Further On Fashion

Portfolio magazine on luxury fashion’s vague shrug towards responsible manufacturing practices.

In a January report, investment research firm Innovest’s list of the 100 most responsible corporations included no luxury conglomerates […] Innovest’s list, oddly, does include two leading retailers in the wasteful “fast fashion” movement—H&M and Inditex, which owns the Zara chain. It’s hard to be truly green with a business model that compels customers to frequently throw out what they own. Unfortunately, luxury fashion has begun taking cues from fast fashion, putting itself at odds with its exclusive nature. Whereas couturiers once made design statements as part of an ongoing evolution—creating new jackets that would go with last year’s dresses—fast fashion introduces clothes nonstop, zigzagging through multiple styles each season. Forced obsolescence drives consumers to buy more. This may sound like a shrewd business practice, but overproduction leads to overconsumption: The more we buy, the more we discard. That’s environmentally heedless—and it’s ugly.

For Portfolio, one of the key points here is that by chasing the throwaway fashion dollar, luxury fashion has been unwittingly degrading its own marketplace. A jacket that matches last season’s skirt implies a select clientele of repeat customers, picking out essential pieces season after season. The novelty-hungry trend seekers who rummage through H&M and Zara are, by their nature, not very loyal: they don’t have a relationship to the things they buy, and they don’t have a relationship to the places they buy them either.

Couture design and crafting can’t respond to the rapid turnover of street fashion. By inciting a furious desire for new beauty every season, the designer brands have summoned up a demand for copycats who can supply quick-turnaround product. Susan Scafidi’s solution to this problem is to espouse copyright protection for fashion designs – a proposal which, despite my sympathy for designers, seems neither very workable nor fair nor desirable. It doesn’t serve to change the self-immolating business model which Portfolio picks up on, either. Portfolio offers a different remedy which combines sustainability with exclusivity:

try to imagine a high-end fashion giant responding to our overtaxed environment by embracing traditional methods that are both more luxurious and less ephemeral. Now that would be a radical new design.

For domestic knitters and tailors, this isn’t that radical at all – if you are a competent needleworker, then you’re all set to be your own couturier. Luxury fashion is racing to catch up with your knitting bag…


I am sitting on the front seat of the bus with oldest child next to me, my knitting on my lap; two teenage girls are sitting behind us. One of them talks about The Dark Knight, and how Heath Ledger died “because he was just, like, too good at being that clown guy” (the other one doesn’t talk very much at all). This is the second time someone has said this in my earshot on the bus. I wonder whether this exact conversation is being had word-for-word on every bus route in the world, twice, and have a bit of an existential “moment”. Their chatter suddenly drops to a whisper, and then returns to full volume with this:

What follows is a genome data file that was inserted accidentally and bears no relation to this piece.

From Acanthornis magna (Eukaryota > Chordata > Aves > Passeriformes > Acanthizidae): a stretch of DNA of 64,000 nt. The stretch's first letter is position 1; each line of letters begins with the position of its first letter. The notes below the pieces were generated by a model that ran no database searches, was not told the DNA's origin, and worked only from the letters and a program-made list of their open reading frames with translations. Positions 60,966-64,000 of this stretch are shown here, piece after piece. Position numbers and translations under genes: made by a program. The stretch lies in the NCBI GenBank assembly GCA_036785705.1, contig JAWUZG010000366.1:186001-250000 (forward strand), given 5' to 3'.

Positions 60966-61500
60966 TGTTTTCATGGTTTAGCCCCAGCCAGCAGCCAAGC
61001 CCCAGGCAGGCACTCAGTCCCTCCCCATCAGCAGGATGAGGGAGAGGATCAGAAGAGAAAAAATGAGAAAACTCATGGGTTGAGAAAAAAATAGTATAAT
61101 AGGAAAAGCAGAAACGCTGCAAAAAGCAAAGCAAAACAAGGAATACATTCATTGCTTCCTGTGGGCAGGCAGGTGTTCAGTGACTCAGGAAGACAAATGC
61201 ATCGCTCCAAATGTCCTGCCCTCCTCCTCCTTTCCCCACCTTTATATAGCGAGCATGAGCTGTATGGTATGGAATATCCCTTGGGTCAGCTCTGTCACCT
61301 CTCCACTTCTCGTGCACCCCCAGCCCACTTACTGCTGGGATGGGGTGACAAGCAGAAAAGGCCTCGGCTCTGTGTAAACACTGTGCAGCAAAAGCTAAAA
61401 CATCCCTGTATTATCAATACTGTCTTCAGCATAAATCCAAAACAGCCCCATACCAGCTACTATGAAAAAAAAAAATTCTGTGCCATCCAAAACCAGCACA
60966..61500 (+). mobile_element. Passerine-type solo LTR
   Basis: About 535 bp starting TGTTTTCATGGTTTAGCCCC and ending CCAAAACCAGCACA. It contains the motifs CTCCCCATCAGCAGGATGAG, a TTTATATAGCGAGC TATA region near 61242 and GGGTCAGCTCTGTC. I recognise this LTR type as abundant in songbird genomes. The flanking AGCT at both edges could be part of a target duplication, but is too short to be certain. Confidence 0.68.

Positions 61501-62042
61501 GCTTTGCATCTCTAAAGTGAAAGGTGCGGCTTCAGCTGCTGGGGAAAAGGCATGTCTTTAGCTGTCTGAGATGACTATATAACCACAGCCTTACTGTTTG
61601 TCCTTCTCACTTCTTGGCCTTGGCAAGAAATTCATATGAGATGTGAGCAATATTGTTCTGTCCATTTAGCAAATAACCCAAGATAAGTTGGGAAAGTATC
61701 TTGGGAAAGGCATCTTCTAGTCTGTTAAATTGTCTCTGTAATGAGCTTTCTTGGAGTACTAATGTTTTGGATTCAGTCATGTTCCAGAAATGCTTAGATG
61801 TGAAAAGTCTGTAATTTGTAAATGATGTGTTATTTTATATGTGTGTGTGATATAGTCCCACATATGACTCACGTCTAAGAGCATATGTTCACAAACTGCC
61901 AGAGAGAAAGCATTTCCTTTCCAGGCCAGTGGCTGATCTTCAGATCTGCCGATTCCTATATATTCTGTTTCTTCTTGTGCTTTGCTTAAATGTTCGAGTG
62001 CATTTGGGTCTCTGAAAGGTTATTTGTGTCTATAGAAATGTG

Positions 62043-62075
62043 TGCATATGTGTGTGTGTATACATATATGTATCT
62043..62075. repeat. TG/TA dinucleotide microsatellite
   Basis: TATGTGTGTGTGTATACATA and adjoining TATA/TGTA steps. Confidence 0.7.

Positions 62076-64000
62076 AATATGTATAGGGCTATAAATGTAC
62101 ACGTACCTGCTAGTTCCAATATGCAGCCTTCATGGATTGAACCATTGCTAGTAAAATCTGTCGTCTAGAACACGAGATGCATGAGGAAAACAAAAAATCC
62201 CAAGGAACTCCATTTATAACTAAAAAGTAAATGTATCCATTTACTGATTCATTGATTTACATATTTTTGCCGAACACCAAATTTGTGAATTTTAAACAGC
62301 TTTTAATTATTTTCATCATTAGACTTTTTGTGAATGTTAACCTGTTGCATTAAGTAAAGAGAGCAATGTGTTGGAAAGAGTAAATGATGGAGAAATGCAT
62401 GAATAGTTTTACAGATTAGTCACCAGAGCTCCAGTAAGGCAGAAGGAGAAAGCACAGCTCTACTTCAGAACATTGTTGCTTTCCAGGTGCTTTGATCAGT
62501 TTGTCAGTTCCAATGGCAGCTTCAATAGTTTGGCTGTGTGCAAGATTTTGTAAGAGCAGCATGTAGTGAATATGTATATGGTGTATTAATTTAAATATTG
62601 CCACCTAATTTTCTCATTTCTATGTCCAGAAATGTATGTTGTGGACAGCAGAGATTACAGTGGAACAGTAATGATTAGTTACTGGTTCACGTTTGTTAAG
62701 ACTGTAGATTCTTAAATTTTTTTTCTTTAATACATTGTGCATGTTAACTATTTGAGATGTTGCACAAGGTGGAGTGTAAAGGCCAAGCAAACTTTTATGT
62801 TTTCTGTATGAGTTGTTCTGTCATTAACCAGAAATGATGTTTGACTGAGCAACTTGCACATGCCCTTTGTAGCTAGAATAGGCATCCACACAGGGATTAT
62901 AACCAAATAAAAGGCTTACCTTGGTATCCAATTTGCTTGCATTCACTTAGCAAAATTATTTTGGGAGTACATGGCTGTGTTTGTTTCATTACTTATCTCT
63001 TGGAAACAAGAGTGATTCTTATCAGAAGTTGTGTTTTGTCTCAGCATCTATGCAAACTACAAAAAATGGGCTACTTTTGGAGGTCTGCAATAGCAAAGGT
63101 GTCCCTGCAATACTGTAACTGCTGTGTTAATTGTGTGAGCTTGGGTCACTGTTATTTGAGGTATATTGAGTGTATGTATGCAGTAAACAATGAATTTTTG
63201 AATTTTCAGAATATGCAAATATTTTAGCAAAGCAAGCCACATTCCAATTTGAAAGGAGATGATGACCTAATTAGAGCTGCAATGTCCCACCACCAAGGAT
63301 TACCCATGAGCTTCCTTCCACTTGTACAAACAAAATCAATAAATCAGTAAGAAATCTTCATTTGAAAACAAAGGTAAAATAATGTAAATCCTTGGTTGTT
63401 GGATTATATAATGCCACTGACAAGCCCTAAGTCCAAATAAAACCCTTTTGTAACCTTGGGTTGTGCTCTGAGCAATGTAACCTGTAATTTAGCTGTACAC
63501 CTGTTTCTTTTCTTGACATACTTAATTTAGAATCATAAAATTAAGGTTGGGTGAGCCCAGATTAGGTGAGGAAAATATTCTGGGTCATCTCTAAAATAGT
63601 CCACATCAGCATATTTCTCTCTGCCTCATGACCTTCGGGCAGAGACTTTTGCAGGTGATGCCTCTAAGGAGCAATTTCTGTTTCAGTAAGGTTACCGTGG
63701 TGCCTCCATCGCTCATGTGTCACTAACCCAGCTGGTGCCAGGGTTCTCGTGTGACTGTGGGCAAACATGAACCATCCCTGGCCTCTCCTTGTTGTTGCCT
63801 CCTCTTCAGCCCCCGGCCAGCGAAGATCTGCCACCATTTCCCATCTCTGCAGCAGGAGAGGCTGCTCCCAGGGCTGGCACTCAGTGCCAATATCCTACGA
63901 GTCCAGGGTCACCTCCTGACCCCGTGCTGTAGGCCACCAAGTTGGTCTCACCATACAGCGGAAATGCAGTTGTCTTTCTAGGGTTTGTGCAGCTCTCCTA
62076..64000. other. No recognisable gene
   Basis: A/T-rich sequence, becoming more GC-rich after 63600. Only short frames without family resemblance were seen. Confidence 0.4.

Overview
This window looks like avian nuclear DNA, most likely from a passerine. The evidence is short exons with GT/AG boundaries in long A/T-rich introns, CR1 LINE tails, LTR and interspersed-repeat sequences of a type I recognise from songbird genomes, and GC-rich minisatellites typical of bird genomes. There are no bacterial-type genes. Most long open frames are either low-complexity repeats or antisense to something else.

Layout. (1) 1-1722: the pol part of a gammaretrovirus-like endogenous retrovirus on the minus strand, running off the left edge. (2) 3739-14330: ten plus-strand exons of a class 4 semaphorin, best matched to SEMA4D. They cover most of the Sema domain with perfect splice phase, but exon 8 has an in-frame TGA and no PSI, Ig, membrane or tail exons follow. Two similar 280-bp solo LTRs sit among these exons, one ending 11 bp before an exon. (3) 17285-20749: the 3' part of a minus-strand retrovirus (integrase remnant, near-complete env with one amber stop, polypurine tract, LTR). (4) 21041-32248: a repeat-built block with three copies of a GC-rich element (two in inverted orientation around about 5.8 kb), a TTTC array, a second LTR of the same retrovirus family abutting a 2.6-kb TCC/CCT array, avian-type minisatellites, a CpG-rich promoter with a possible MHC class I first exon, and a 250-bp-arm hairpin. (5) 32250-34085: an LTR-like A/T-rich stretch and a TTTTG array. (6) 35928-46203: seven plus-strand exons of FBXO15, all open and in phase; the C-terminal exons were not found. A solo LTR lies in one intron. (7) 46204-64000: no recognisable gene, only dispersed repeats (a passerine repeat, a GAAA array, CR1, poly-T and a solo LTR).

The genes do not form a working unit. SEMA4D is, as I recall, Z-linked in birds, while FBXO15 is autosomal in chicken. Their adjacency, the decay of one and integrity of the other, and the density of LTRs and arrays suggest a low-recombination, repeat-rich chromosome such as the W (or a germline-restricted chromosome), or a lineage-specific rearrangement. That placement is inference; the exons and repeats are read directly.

Girl One: I know! Leila had a teach yourself to knit kit. Can you imagine? I know, I know… but it’s just Leila. Knitting. I think she made a pink handbag, with, like, buttons on it. I know! It took her, like, a year. She had all these fake fingernails and they broke. I had some too, and my mum said, “why do you want them? you’ve got perfectly good fingernails?” and they all fell off but I’ve still got one. It’s on my bedside table. It must be, like, well manky now.

Girl Two laughs.

Messy Tuesday: What’s The Shorthand For “Mess”?

I am an inveterate scribbler and incurably disorganised. I am frequently struck quite suddenly by a Brilliant Idea which I will immediately scratch down on a handy piece of paper – usually the first page my notebook flips open on, sometimes the back of a letter or the margin of a newspaper. One consequence of this happenstantial habit of notekeeping is that the same Brilliant Idea will quite often show up several times in one notebook – recorded, forgotten, recurring as if new, recorded, forgotten again, and so on into the future along with all those other Brilliant Ideas of mine that never get executed. (NB previous Brilliant Ideas have included “a poem about jam” and “Fight Club for girls”, so Brilliant is possibly a misleading term here.) Continue reading


I have been a knitter for one year. Twelve months ago, I fumbled my first cast-on, wobbled through my first row, frogged it all and started again, and never really looked back. This wasn’t the first time I’d tried to learn. As a child, my mother guided me through the production of a couple of small squares in pink and red: I remember thinking that I would make enough for a patchwork blanket, but I clearly ran out of enthusiasm early. Continue reading